Colorado church cancels lesbian’s funeral with fifteen minutes notice
A rally protesting a church's decision to call off a gay woman’s memorial service again highlights the conflict between religious beliefs and laws against discrimination.
All lives should be celebrated equally.
That was the message behind Tuesday’s “Dignity in Death” rally at a Denver suburb, where over the weekend a lesbian woman’s funeral was canceled after a local church rejected photos used in her memorial video.
Friends and family of Vanessa Collier, say New Hope Ministries in Lakewood, Colo., canceled the funeral 15 minutes before the service began because the memorial video – which included one photo of Ms. Collier proposing to her wife and another of the couple kissing – was deemed inappropriate.
The church said the service would continue as long as the Collier family removed the some of the photos, ABC News reported. The Colliers instead opted to move the service to the mortuary across the street.
"They didn't want to edit her life," Jose Silva, a close friend of Collier's, told CNN affiliate KMGH.
New Hope Ministries did not comment, but the chaplain who presided over the service said that everyone involved tried their best to resolve the situation.
“The pastor of the church did not sleep well the next two nights,” Gary Rolando told The Washington Post. “He’s really struggling because he really desired to minister to that family.”
The clash between religious freedom and laws against discrimination of gay people continues to fire debate in the United States. Though there’s no word if Collier’s family will be taking their issue to court, the incident echoes a 2013 dispute in New Mexico, when a studio refused to photograph a lesbian couple’s marriage ceremony.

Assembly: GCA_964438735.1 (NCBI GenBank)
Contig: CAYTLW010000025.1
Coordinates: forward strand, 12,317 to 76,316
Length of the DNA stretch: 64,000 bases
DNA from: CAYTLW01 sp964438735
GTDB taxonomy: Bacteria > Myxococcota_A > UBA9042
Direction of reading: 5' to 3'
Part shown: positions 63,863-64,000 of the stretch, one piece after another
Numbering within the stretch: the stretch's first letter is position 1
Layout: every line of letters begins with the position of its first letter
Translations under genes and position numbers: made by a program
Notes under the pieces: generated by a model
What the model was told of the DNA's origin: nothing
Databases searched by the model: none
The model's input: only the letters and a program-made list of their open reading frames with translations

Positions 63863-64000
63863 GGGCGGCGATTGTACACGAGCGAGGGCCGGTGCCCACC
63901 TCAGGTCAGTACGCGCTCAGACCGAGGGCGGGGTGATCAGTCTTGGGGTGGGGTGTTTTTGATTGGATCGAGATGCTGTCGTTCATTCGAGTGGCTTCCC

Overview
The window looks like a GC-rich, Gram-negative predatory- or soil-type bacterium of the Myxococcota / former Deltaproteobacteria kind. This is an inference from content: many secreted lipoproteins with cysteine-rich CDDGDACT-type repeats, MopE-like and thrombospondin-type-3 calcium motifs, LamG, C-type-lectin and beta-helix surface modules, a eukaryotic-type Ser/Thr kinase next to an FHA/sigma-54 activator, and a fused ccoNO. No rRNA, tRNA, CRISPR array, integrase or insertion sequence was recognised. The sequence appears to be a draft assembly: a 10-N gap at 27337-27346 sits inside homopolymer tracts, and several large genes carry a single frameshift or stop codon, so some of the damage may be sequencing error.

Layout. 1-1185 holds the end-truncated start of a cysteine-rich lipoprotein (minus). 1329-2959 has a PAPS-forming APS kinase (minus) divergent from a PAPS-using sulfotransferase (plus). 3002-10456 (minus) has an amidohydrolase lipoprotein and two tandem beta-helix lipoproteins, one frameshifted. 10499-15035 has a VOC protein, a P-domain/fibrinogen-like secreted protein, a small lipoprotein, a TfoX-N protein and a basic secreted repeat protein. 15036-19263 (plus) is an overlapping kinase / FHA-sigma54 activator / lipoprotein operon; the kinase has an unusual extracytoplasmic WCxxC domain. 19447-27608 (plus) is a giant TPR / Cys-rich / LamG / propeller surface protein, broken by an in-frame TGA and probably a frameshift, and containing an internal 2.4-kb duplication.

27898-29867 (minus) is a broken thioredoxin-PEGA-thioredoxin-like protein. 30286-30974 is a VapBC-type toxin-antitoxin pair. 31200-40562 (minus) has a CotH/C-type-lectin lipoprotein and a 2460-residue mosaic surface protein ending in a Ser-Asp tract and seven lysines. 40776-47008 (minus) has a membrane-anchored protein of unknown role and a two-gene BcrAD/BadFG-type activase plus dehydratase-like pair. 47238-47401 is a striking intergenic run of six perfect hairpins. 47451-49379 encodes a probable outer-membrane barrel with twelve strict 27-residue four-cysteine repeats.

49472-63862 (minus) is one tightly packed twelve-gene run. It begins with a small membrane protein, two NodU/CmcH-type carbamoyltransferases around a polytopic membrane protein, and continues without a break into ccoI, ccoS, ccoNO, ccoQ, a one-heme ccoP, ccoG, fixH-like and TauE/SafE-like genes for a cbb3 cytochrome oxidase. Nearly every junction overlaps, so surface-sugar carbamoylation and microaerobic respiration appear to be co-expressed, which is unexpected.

In that case, studio co-owner Elaine Huguenin said that she was happy to serve gays and lesbians, but that forcing her to celebrate a same-sex wedding – which her religion tells her is wrong – would violate her right to free speech as a photographer.
The New Mexico Supreme Court ruled in favor of the couple, saying that laws against discrimination apply even to creative or expressive professions. But one of the judges, though he agreed with the majority, was uneasy with the decision.
“The Huguenins today can no more turn away customers on the basis of sexual orientation… than they could refuse to photograph African-Americans or Muslims,” Justice Richard C. Bosson wrote. Still, he added, the ruling must be of “little comfort to the Huguenins, who now are compelled by law to compromise the very religious beliefs that inspire their lives.”
“Though the rule of law requires it, the result is sobering,” Mr. Bosson wrote.
Silva, who organized the Tuesday rally in Collier's name, told KUSA-TV Denver: "It's about understanding that there should be dignity in death and that everybody deserves the right to be celebrated in the right way. And that lack of oversight, and lack of personal ideals and values, should never trump being able to celebrate someone's life."